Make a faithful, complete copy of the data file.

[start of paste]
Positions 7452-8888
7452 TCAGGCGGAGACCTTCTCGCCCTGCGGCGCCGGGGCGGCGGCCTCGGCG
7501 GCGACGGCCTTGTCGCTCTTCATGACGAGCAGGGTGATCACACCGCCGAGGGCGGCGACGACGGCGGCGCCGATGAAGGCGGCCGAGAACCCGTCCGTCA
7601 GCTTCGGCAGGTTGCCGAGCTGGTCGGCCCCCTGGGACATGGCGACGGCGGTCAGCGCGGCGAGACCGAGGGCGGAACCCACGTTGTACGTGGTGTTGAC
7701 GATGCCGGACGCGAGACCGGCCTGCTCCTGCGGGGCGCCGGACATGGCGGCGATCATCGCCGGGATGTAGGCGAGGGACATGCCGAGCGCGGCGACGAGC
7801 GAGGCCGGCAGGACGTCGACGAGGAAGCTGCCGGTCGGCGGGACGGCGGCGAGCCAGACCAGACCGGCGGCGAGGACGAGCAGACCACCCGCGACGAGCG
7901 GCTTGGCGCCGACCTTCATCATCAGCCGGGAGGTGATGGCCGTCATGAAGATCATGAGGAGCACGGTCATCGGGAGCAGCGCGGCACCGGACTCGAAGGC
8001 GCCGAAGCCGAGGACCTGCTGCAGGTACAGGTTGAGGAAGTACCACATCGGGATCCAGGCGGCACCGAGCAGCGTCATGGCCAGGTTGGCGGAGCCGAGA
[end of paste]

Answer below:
Positions 7452-8888
7452 TCAGGCGGAGACCTTCTCGCCCTGCGGCGCCGGGGCGGCGGCCTCGGCG
7501 GCGACGGCCTTGTCGCTCTTCATGACGAGCAGGGTGATCACACCGCCGAGGGCGGCGACGACGGCGGCGCCGATGAAGGCGGCCGAGAACCCGTCCGTCA
7601 GCTTCGGCAGGTTGCCGAGCTGGTCGGCCCCCTGGGACATGGCGACGGCGGTCAGCGCGGCGAGACCGAGGGCGGAACCCACGTTGTACGTGGTGTTGAC
7701 GATGCCGGACGCGAGACCGGCCTGCTCCTGCGGGGCGCCGGACATGGCGGCGATCATCGCCGGGATGTAGGCGAGGGACATGCCGAGCGCGGCGACGAGC
7801 GAGGCCGGCAGGACGTCGACGAGGAAGCTGCCGGTCGGCGGGACGGCGGCGAGCCAGACCAGACCGGCGGCGAGGACGAGCAGACCACCCGCGACGAGCG
7901 GCTTGGCGCCGACCTTCATCATCAGCCGGGAGGTGATGGCCGTCATGAAGATCATGAGGAGCACGGTCATCGGGAGCAGCGCGGCACCGGACTCGAAGGC
8001 GCCGAAGCCGAGGACCTGCTGCAGGTACAGGTTGAGGAAGTACCACATCGGGATCCAGGCGGCACCGAGCAGCGTCATGGCCAGGTTGGCGGAGCCGAGA